A Sikh college student will now be able to pursue his dream of serving in the U.S. Army, without being forced to choose between his country and his faith.
U.S. District Court Judge Amy Berman Jackson ruled last week that the Army violated Iknoor Singh’s rights when it refused to let him compete for a spot as a contracted member of his college’s Reserve Officer Training Corps program.
Singh, a 20-year-old student at New York’s Hofstra University, found himself in a Catch-22 last year. He was faced with having to remove his turban, shave his beard and cut his hair -- all acts that are prohibited by Singh’s religion -- in accordance with military rules, before he would have been allowed to apply for a waiver on religious grounds.
Singh will now be able to enroll in the ROTC without compromising his religious beliefs. "I'm very grateful that the freedom of religion our country fought so hard for will allow me to pursue my dream career -- serving my country -- without violating my faith," Singh said in a statement.
Heather Weaver, the American Civil Liberties Union attorney who represented Singh, told The Huffington Post she hopes the case will make it difficult for the ROTC to deny admission to students whose religion keeps them from conforming to the Army’s grooming and uniform standards.
"I think that many Sikh students may have felt there was no place at all for them in the ROTC, but they still want to serve their country," Weaver said. "This case lets them know that there's an opportunity there for them to pursue."
The decision in Singh's favor referred to the principles of the Religious Freedom Restoration Act. The act was designed "to protect personal religious expression and practices so long as they do not harm third parties," according to the ACLU.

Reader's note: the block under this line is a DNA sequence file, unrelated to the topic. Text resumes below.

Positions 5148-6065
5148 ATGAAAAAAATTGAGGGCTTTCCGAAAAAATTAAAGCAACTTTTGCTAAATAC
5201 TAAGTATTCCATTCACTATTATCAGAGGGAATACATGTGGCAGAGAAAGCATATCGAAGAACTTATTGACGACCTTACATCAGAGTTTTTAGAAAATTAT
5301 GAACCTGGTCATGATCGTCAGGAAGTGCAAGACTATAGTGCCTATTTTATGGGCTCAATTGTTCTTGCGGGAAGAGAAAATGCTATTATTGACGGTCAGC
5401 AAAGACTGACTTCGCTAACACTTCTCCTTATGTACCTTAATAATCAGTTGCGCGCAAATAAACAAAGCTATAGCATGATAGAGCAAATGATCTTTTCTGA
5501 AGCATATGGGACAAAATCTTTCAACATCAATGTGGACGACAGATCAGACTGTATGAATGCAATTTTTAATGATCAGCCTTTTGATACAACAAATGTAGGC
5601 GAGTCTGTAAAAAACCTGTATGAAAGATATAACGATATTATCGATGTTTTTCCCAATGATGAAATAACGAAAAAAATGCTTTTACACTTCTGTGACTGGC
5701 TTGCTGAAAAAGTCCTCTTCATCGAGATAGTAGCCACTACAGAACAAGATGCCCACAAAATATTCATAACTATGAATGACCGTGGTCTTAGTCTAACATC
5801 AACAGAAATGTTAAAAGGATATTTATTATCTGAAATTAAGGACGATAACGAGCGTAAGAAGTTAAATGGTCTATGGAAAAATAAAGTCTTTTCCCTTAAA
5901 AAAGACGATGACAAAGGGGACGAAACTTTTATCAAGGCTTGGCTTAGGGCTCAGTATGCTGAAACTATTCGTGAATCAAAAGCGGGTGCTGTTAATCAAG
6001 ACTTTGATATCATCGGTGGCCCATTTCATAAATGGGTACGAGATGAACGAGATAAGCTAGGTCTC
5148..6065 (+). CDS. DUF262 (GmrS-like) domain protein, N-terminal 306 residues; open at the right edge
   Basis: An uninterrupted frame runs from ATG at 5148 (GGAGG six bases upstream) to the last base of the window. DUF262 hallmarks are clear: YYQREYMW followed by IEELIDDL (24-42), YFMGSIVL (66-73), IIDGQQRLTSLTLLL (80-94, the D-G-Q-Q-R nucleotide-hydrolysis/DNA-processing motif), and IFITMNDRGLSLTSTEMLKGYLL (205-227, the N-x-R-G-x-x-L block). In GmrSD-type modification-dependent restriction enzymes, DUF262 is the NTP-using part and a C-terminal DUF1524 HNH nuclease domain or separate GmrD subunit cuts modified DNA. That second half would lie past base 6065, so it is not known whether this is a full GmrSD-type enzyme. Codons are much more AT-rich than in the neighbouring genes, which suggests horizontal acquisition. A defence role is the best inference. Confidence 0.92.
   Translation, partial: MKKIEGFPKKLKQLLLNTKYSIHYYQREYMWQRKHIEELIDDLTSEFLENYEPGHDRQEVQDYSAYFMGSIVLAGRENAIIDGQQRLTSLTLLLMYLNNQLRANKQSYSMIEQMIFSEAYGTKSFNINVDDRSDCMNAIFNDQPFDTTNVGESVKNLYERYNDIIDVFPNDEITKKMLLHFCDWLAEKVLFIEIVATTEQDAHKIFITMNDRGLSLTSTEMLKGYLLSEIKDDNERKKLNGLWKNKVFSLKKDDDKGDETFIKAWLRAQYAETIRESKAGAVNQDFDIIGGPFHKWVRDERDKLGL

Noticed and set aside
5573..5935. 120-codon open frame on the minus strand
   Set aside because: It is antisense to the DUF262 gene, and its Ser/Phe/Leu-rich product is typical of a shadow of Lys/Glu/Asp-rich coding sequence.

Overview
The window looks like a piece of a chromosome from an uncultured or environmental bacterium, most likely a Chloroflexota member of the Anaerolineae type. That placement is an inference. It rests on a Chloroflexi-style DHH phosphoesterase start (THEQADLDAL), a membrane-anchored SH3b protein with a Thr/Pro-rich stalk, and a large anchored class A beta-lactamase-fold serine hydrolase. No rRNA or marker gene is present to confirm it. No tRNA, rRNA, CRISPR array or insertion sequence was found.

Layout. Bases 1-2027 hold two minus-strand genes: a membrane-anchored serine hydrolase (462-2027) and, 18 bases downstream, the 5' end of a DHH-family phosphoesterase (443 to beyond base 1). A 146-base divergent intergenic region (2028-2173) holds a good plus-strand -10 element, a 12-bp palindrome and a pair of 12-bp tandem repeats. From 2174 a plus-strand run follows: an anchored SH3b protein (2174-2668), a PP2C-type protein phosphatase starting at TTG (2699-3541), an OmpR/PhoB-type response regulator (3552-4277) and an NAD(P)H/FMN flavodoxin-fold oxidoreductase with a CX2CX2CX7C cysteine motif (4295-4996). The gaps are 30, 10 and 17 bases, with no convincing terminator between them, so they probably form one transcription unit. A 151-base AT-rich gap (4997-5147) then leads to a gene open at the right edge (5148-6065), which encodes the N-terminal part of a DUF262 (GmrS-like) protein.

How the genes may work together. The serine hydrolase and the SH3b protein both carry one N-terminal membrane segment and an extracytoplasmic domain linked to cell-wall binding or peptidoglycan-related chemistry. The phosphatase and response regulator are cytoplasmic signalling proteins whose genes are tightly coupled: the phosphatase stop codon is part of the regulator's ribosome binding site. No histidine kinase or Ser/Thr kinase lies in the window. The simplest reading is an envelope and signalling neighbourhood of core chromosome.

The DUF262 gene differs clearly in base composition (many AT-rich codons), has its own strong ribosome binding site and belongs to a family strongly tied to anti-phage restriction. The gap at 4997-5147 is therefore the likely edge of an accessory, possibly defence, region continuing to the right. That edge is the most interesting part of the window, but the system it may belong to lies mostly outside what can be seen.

This exception had to be made to comply with the act, especially as the Army has previously made more than 197,000 exceptions for secular grooming issues, reported Religious News Service. But according to Sikh activists, Singh’s victory in court doesn’t necessarily mean full inclusion in the military.
Although the Army broadened its grooming guidelines earlier this year, certain people -- such as those with body art or facial hair, or who wear turbans -- must seek specific approval before enrollment. In effect this results in a "blanket ban" against religious minorities who want to serve the country while wearing their articles of faith, according to Simran Jeet Singh, senior religion fellow at the Sikh Coalition.
“The ban discourages religious minorities from serving their country, and it creates an environment where discrimination seems acceptable. Our country has always been at its strongest when we all stand together, and we have been at our weakest when we have alienated and marginalized minority communities," he said in an email to HuffPost.
"Right now, the military's discriminatory ban is making us weaker, not stronger.”
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